I only have little samples of my short stories on this website. I am thinking of putting entire stories, and maybe I could get some feedback. I have followers. Maybe some fellow bloggers/writers would like to read and comment on my stories. (And maybe I could seek out theirs?)

I could keep them on my site until I deem them ready to publish on Kindle and Smashwords. Frankly, the barber story is WAY overdue for publishing!

Andy Weir (The Martian) did this. It worked for him. So expect some whole stories soon to replace the samples I have now.

In the meantime, have a great Christmas (or whatever your equivalent is).

My First Professional Rejection!

My story to Fault Zone was rejected. Harumph! Harumph! Harumph!

The Fault Zone editors gave a quick critique of my rejected story. That is much, much, MUCH better than empty silence! I hope they keep doing that. And I hope they do not mind that I critiqued their critique. I consider this my first professional rejection, and it is worth writing about.

The Hook.
Supply a hook at the start of the story? That’s good advice. I can supply a better taste of what is to come: a storyline about the irritations of mansplaining. That would be better than “The black and the blue raced to the rescue!”

We Want Information. Information. INFORMATION!
Let readers figure out on their own that this is a fruit-named computer company instead of saying it outright? That’s not so good advice, in my opinion. I want the time and location known immediately, so my first paragraph is “SEASIDE CITY, CALIFORNIA. THE APRICOT COMPUTER CAMPUS. THE PRESENTATION THEATER. A FRIDAY. 3:17 P.M.” Naturally, I will describe the location when my POV (point of view) character sees it. Alfred Hitchcock said his movies were not mysteries, which were about withholding information from the audience, but about giving information, as in there’s a bomb under the table. Also, this banner adds a comic book and cartoon flavor to my story. Others get it: at a workshop last Saturday, editor Charlotte Cook read the start of my story in the louder, slightly pompous tone that I adopt when I have read the banner-type opening of my stories at open mics. She GOT what I was doing.

Disjointed Prose.
They (or “I”) “found the prose disjointed and difficult to follow,” and then they did not say why? At Saturday’s workshop, a writer next to me read some of my story and liked it, but she pointed out exactly where she was confused about who was speaking and what was taking place. Them not giving an example of the problem made me wonder if they just did not like my style.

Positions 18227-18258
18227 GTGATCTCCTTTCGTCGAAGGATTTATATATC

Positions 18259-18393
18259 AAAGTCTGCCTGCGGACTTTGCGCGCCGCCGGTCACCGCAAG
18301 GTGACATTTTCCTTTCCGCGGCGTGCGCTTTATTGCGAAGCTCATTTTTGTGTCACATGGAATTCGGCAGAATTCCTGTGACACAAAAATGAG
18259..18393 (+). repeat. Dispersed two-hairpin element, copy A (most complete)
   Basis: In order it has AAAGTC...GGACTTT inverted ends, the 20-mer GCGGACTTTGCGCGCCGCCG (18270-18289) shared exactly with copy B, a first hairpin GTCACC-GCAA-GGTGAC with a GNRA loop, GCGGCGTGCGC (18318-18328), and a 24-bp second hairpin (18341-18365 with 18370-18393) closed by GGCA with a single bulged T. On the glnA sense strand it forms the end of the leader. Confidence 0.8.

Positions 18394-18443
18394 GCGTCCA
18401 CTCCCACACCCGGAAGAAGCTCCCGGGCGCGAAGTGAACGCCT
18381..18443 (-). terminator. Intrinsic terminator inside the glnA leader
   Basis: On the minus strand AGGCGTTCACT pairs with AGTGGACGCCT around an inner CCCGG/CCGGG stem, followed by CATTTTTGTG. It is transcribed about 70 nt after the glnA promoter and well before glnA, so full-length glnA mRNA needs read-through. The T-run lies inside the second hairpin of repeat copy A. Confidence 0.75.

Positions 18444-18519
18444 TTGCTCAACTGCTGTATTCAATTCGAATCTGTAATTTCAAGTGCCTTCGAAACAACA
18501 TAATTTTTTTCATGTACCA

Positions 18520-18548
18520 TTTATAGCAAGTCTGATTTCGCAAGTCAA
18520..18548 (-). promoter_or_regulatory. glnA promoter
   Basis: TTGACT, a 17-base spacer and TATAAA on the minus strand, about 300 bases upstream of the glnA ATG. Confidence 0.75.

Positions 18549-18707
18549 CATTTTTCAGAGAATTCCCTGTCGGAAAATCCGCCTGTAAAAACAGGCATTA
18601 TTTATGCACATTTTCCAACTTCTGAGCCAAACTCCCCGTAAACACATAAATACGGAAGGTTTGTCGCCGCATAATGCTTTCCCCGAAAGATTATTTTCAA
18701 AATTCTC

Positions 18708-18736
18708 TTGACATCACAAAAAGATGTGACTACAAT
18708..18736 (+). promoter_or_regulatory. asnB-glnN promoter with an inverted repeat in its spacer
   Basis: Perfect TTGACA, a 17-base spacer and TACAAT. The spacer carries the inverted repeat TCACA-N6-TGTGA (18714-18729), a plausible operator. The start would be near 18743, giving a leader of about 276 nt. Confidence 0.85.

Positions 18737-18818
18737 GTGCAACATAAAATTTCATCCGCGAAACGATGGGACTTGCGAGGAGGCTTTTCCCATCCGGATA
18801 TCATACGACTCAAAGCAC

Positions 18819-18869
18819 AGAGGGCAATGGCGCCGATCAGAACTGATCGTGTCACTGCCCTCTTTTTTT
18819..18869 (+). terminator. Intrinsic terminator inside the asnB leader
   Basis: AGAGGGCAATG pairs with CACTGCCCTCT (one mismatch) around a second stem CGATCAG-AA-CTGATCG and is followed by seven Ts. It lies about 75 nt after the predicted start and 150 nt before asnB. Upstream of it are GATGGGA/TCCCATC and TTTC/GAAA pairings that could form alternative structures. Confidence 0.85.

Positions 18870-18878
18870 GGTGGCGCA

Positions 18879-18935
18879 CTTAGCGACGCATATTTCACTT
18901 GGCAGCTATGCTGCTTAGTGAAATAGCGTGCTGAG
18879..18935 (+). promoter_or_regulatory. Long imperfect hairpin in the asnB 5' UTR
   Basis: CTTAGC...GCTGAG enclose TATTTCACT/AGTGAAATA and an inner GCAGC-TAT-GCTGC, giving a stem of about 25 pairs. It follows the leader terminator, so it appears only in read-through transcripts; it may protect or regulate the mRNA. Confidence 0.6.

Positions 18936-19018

Sound Effects.
Forced sound effects should only be used in graphic presentations? No, I want a goofy comic book feel, an Adam West Batman sound. Sound effects words are words, why not use them in a prose story? Of course, a POW, THOOM, or SHUSH-SPLUT-SKAAAH (last one stolen from Don Martin) should not be overused, but sprinkled like a spice. And it had better be the right spice, cinnamon in spaghetti sauce would taste weird. Who knows, maybe I’ll change my mind later. But not today.

More Critique at a Writing Workshop
I printed and brought the story to a writing workshop last Saturday. Charlotte Cook, editor and former publisher, gave me some good advice when she read my story aloud to the workshop (she read several). I have been working on third person deep point of view. Charlotte mentioned close third person, and where I was not using it and thus pushing the reader away from the story. Telling instead of showing is generally a BIG NO-NO. She also pointed out my sentences that ran on too long. Readers should not gasp for air when they read. And she pointed out leading dependent clauses, which I should avoid. Like “Her red cape flapping, Holly flew over Cal and the charging ninjas.” Make the flapping cape its own sentence.

I am feeling better about my first professional rejection. I’ll wear it like a badge of honor. Or a T-shirt or underpants? I remember Isaac Asimov telling how he was with some writer friends, and he asked one of them how he handled rejection. The guy hemmed and hawed, and said he did not know, he had never had a rejection. Isaac said that it was only that this guy was a really nice guy that they did not kill him where he stood.

P.S. I still see myself as an indie author (Amazon, Smashwords, etc.), I do not ever see myself going to a New York publisher. I have thought about Sand Hill Press, or other small publishing house. I’ll see how the novel goes. For now, I get my short stories professionally polished and then I put them out for sale. Or for twisting in the wind.